“If I can pay less for a train ticket to get to Ann Arbor or up to Traverse City, I’d rather do that than buy gas,” said Vriesman. “I’ve got friends in TC, friends in Ann Arbor. Getting on the train and going down to see them would be much easier than getting in my car and driving.”
Good for students, good for the town
Passenger rail would benefit Vriesman’s fellow students who don’t have a car on campus and need to travel home during semester breaks, or on weekend excursions to Ann Arbor, Detroit or Chicago. At the urging of a faculty member, CMU runs buses during holiday or end-of-semester breaks from its Mt. Pleasant campus to Amtrak stations in Detroit and Chicago.
According to 2016 enrollment figures, nearly 60 percent of CMU’s student body lives in counties along, or close to, the Ann Arbor-Traverse City passenger rail route, or the populous southeastern corner of the state (Macomb, Monroe, Oakland and Wayne counties) accessible by rail. The university enrolls another 1,000 students from foreign countries, many of whom come to Michigan without their own vehicles.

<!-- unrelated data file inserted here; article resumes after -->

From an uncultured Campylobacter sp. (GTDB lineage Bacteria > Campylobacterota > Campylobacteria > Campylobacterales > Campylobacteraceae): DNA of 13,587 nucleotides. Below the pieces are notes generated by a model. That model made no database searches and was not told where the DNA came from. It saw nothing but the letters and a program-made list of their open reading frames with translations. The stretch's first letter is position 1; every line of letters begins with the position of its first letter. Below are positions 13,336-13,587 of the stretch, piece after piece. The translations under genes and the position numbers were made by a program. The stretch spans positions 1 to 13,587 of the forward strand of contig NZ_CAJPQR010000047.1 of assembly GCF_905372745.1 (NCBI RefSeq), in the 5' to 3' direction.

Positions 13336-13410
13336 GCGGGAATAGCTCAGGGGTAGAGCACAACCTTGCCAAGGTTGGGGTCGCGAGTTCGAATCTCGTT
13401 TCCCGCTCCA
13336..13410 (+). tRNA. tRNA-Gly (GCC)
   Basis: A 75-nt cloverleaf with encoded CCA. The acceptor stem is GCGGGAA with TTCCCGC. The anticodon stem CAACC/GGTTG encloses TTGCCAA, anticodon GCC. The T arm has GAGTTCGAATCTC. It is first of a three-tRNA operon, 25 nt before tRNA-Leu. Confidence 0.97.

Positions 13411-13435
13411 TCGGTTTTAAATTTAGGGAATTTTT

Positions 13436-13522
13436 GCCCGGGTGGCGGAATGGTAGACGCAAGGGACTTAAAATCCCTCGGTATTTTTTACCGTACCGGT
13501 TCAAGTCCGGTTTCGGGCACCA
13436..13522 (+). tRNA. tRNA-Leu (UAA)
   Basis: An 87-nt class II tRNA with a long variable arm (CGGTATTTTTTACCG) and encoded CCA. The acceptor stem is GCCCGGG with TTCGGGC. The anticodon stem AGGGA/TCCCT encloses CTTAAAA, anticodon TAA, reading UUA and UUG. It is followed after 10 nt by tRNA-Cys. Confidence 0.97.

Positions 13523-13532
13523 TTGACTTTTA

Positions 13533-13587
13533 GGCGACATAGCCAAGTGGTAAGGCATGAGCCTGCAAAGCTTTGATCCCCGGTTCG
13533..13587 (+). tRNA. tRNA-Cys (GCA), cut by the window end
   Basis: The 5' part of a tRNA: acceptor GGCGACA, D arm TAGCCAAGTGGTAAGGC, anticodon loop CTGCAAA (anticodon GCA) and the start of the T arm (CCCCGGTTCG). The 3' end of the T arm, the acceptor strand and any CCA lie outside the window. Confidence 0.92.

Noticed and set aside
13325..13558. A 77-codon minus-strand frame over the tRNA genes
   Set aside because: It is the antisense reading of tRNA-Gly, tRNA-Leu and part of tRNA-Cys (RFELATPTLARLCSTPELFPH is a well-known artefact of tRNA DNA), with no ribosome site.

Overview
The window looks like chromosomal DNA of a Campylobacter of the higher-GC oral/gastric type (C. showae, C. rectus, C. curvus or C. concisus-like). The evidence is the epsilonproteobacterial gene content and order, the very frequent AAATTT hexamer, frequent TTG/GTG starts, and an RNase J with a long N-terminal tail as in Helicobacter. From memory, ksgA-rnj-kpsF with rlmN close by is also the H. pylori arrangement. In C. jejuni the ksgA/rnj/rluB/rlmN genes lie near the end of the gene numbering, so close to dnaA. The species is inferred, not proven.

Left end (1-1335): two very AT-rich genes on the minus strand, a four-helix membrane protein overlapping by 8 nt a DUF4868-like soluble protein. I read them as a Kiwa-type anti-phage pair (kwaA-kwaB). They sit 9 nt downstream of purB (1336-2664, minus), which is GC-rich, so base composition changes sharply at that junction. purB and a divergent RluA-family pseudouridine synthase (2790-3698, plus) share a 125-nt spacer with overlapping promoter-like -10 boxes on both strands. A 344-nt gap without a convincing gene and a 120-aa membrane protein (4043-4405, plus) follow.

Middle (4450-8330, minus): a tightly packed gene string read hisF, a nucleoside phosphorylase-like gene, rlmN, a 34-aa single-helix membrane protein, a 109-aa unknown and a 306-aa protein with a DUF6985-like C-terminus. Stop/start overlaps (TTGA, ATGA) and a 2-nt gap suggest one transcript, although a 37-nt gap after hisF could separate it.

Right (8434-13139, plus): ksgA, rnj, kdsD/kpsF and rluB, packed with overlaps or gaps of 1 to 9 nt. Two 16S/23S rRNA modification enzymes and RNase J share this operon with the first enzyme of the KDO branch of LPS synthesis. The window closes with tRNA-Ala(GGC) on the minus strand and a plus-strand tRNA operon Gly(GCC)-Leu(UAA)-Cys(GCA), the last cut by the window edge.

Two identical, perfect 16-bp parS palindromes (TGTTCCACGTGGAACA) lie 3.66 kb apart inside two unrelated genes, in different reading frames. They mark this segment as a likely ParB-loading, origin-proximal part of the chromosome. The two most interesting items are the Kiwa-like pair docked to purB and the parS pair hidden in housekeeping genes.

But even for students with wheels, like Vriesman, parking on CMU’s campus can be difficult. Those who don’t get parking passes early enough sometimes have to park as much as a mile away from their classes.
A train station in downtown Mt. Pleasant would also be an economic catalyst for the town itself. Riders could disembark near the Mountain Town Station Brewery and take a footbridge across the Chippewa River to an outdoor farmers market and centennial gardens, or walk east to downtown. CMU campus is two short miles from the station.
Trains humming in the family
But Vriesman’s fascination with trains is about more than dollars and cents. Trains represent a paternal bond within his family. His uncle Brent was a conductor for the railroad in Grand Rapids, MI.
When Vriesman was young, his parents took him trackside to watch his uncle as his train chugged by.
“When my parents noticed my interest in trains, they fed it,” Vriesman said.